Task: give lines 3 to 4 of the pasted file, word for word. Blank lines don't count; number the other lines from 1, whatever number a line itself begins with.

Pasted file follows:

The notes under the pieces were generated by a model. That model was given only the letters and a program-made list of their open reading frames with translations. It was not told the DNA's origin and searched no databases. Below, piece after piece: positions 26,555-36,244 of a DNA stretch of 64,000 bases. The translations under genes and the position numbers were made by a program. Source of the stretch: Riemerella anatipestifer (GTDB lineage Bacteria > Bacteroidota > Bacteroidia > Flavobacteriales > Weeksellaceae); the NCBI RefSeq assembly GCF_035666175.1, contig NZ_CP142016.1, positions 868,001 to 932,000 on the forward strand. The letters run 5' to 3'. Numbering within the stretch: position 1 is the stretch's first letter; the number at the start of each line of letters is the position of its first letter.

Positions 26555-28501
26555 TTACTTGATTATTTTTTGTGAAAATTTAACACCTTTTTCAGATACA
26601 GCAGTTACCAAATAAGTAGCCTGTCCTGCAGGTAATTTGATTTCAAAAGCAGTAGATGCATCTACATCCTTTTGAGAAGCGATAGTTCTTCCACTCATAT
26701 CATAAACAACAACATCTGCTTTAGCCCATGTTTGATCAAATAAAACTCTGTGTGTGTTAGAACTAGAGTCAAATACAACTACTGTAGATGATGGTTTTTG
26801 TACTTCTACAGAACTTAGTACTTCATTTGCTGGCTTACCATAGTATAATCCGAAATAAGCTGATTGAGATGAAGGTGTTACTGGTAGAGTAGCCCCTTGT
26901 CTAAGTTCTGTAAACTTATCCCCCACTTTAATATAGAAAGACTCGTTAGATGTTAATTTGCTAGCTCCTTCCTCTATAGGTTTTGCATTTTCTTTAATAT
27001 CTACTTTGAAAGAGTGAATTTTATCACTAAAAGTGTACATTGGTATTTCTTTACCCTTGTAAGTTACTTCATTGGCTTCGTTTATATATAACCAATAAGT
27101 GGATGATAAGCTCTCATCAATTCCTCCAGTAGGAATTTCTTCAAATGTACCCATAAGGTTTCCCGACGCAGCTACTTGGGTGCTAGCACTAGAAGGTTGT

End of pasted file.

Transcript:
26555 TTACTTGATTATTTTTTGTGAAAATTTAACACCTTTTTCAGATACA
26601 GCAGTTACCAAATAAGTAGCCTGTCCTGCAGGTAATTTGATTTCAAAAGCAGTAGATGCATCTACATCCTTTTGAGAAGCGATAGTTCTTCCACTCATAT